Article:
The last I saw was Steve throwing me the thumbs-up before reaching into his own tailored jeans pocket. As the heavy door both clicked and thudded solidly behind me, I realized that I'd been holding my breath. Sighing deeply, my next thought was that the 'woomp-ka-chunk' of the door would make a fantastic System Alert sound for the new Mac OS 8. As I set myself to think about how to requisition a microphone and similar door for my own office, my thoughts strayed. The candidate was being initiated on both fronts, I thought, as my own manhood stiffened. Steve would retrieve his "Shiva" LSD from the left pocket of his custom-frayed jeans and then proceed to unbutton himself.

Like all Apple employees, I had become intimately aware of Steve's endowment. For the sake of posterity I will avoid details, but allow me only to suggest that the sledgehammer in the infamous "1984" ad was, in fact, molded after the proportions of our own dear leader.

I turned my head to Burrell and we both bowed our heads. In my case, it was mostly sympathy; the poor candidate might think that this was just a rough initiation, a baptism by fire, and look forward to more wholesome days. We knew, of course, to "think different". We'd chuckled nervously to ourselves when TBWA\Chiat\Day pitched the slogan a few weeks ago. If they'd only known how right they were.

Burrell went right, as I took the left-hand path. My erection throbbed in a revolting mixture of sympathy and schadenfreude, but by cleverly pivoting my body to the left, I was able to hide it from clear sight. I reached my office in the space of a single breath and opened the door. It was a disappointing hollow slab of beige metal, offering no resistance to my push. I thought again, and hoped fervently that my requisition order would go through. In cock or mind, I could never have a shade on our leader, but how it would buoy my weary soul to mimic him in any way... even just a similar mahogany door!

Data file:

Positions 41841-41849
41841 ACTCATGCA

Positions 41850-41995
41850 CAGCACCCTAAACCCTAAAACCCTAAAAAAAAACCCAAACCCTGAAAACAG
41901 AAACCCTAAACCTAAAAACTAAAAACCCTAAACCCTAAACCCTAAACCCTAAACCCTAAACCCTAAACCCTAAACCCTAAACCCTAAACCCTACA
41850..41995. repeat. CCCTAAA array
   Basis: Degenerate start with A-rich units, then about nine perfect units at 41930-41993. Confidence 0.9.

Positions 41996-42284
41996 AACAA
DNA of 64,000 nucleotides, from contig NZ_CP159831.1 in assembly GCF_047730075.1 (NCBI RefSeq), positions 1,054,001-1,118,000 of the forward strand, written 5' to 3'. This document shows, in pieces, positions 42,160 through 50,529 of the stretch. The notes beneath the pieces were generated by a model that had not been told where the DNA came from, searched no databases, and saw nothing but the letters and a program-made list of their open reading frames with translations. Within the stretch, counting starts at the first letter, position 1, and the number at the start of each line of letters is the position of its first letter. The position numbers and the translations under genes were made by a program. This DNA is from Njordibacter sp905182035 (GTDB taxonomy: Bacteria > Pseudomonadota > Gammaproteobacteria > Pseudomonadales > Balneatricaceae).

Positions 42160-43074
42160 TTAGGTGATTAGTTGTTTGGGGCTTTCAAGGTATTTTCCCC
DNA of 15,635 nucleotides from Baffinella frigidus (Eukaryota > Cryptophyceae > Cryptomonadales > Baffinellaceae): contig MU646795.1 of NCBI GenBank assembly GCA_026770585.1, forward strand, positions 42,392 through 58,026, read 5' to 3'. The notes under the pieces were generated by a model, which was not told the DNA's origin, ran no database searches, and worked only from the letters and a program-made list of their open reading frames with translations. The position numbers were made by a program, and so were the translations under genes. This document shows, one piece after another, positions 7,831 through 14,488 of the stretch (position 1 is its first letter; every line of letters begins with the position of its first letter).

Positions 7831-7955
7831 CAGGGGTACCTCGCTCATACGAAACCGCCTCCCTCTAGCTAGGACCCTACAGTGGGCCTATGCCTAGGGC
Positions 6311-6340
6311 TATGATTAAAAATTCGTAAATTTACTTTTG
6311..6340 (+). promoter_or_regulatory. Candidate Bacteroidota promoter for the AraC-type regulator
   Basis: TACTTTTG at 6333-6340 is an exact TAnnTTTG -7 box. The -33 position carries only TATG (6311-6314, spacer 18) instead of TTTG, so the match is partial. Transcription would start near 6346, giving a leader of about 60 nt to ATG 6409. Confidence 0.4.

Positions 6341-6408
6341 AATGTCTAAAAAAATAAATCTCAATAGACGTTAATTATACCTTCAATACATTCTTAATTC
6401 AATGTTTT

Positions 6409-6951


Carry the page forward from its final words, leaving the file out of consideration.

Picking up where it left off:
As I entered, the door fell back on itself. I heard, or maybe just imagined, the candidate's howl as his rectum collapsed under repeated thrusting. Steve would have already fed him the acid, and at this point would have worked his shaft at least half-way in. If a tree falls in the forest, does anyone hear it? In any case, the sounds would end soon. Mostly for the candidate's benefit, Steve would soon withdraw and masturbate to completion into his mouth. A minute or so was all it would take for the LSD to be mostly absorbed, and only then would could he swallow the spent piece of blotter, aided by at least 10 milliliters of semen. I recalled the taste briefly; if nothing else, Steve's diet would often grant us at least a small respite. Piney with a hint of grapefruit, it rivaled the local IPAs which flowed freely in the cafeteria, but which one was more intoxicating?

I rested myself briefly against the back of the door, before spying the 'puck' mouse attached to one of the USB ports on my prototype Bondi Blue iMac. I don't think I need to go any further here for the discerning reader to imagine what 'came' next.

User Journal

Journal: success!

Journal by retchdog

after ages of playing it low-key, i've managed to take my first karma hit ever by punching my abrasive style to the maxxxx! awesome. i hate this fucking place. too bad you guys can't kick me out. :) :) :) :)

Comment: Re:That's a garbage lawsuit (Score 1) 286

well, yeah, mail-order places are required by law to give you 30 days, unquestioned, to return anything. they try to make it seem otherwise, or to look like they're doing you a favor, but it's really because it's the law.

you can thank the federal government for this.